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James Hopkin

prison / poverty / poetry / purgatory: the biography of a writer

©Jamie Howard

James Hopkin studied English with Philosophy, gaining First Class Honours at Manchester, followed by a Distinction in his MA Studies in Modern Fiction at the UEA, Norwich and a British Academy scholarship for his PhD at York & the UEA. In 1998, he began writing about literature for the New Statesman and the Guardian, the latter including interviews with Ivan Klima, and Nobel Laureates, as well as features on Czech, German and Polish literature.

Publishing short stories since 1994, Hopkin won the first Norwich Prize for Literature (UK Arts Council; chairwoman Rose Tremain) in 2002 with the short story, Even the Crows Say Krakow, which was subsequently published by Picador for whom he signed in 2003. Winter Under Water, his first novel, was published to critical acclaim in 2007 (and republished in 2014).

In 2007, Hopkin was the Guest Professor of Literature at the University of Leipzig, and he has been writer-in-residence in several countries across Europe, reading his fiction at festivals across the continent, including Edinburgh, Tbilisi, Zagreb and Viborg, Denmark. His short stories have been widely anthologised, including in the Edinburgh International Book Festival's 4-book anthology, Elsewhere (2012). Nine of his stories have been dramatised by BBC Radio 3 and 4, including A Dalmation Trilogy, A Georgian Trilogy, and stories set in Vienna (Jonke's Schnit­zel) and Berlin (The Mural at Frau Krauser's). He also worked as a contributing writer to the film, 'Fishermen's Con­versations' (2015).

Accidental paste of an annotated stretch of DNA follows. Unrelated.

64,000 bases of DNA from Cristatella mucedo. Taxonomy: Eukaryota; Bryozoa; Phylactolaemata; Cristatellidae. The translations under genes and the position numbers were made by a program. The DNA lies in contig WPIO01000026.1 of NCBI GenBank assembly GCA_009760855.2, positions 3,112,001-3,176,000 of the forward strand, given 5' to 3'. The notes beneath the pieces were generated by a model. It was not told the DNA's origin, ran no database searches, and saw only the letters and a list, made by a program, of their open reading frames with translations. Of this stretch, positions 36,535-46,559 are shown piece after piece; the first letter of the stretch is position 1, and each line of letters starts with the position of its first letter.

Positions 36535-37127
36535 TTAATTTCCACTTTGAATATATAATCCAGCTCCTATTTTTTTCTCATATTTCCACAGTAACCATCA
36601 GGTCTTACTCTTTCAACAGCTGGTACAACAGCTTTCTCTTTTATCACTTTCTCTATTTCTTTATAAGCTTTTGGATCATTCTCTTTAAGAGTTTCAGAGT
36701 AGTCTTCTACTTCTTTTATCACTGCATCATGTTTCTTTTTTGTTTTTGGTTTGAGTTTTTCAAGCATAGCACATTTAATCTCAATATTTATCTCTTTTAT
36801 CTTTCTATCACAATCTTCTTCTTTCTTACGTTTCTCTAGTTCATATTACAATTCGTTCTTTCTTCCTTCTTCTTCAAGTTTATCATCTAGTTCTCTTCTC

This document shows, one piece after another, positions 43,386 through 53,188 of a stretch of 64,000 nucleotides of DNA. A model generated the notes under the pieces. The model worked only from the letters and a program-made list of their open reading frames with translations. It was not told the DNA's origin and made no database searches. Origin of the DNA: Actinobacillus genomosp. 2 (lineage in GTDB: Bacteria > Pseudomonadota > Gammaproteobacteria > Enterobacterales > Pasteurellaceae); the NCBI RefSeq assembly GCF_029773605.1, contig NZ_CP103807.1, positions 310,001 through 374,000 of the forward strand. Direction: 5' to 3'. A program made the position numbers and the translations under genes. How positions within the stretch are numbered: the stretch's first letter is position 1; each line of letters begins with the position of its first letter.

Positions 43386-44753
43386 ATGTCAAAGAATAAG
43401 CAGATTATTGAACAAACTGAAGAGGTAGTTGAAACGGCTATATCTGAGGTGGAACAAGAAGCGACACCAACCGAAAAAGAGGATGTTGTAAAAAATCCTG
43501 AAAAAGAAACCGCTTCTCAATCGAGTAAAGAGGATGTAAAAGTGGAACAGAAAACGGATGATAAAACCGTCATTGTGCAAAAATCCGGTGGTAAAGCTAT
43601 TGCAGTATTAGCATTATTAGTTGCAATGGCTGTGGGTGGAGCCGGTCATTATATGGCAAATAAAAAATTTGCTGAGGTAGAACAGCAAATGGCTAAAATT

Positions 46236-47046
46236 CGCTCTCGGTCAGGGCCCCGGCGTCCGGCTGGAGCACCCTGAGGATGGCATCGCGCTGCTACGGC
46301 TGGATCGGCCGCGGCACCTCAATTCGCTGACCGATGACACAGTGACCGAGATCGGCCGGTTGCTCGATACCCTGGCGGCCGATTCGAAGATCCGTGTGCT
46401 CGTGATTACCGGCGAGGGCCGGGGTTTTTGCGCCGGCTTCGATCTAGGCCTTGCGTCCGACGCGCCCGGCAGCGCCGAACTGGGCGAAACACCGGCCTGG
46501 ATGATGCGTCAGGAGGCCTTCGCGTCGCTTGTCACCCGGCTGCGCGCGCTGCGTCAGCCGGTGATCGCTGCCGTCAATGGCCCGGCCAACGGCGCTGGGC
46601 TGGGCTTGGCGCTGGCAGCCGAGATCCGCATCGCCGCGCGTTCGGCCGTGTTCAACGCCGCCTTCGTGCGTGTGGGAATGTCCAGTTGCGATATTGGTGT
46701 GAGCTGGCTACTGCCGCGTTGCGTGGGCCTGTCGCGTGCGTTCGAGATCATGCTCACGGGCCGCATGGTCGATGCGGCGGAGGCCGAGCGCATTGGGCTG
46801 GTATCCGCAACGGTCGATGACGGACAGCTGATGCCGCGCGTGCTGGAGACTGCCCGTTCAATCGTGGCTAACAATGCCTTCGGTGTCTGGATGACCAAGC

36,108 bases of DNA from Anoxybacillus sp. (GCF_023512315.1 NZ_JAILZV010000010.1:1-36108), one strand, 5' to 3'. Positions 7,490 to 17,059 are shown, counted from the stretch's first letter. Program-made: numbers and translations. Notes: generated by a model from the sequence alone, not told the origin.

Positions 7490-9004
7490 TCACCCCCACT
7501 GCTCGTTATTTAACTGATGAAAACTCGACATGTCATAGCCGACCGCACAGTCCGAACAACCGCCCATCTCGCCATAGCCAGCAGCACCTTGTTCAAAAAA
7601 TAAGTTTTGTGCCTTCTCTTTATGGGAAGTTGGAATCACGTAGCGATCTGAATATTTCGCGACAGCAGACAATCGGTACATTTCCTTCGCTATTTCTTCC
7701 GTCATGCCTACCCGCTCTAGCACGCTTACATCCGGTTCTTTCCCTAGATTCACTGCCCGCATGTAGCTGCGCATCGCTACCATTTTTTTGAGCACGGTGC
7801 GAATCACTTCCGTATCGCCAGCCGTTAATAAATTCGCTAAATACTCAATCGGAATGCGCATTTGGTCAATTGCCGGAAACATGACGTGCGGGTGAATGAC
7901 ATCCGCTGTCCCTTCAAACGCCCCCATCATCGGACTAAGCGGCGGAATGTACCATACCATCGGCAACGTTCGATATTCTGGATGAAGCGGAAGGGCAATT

Hopkin won a J B Priestley Award in 2010, a Society of Authors' Award in 2011, and was shortlisted for the Manchester International Fiction Prize in 2013, with the story,''The Resistible Rise of Arturo Ui's Arm''. In October, 2014, he was awarded a UNESCO city of literature Krakow bench plaque in planty.

New work includes the novel, Say Goodbye to Breakfast (Picador) and the collected stories, Fairy-tales for Fugitives (Picador). He continues to travel the continent, and can often be seen sleeping alongside his horse in the hay.





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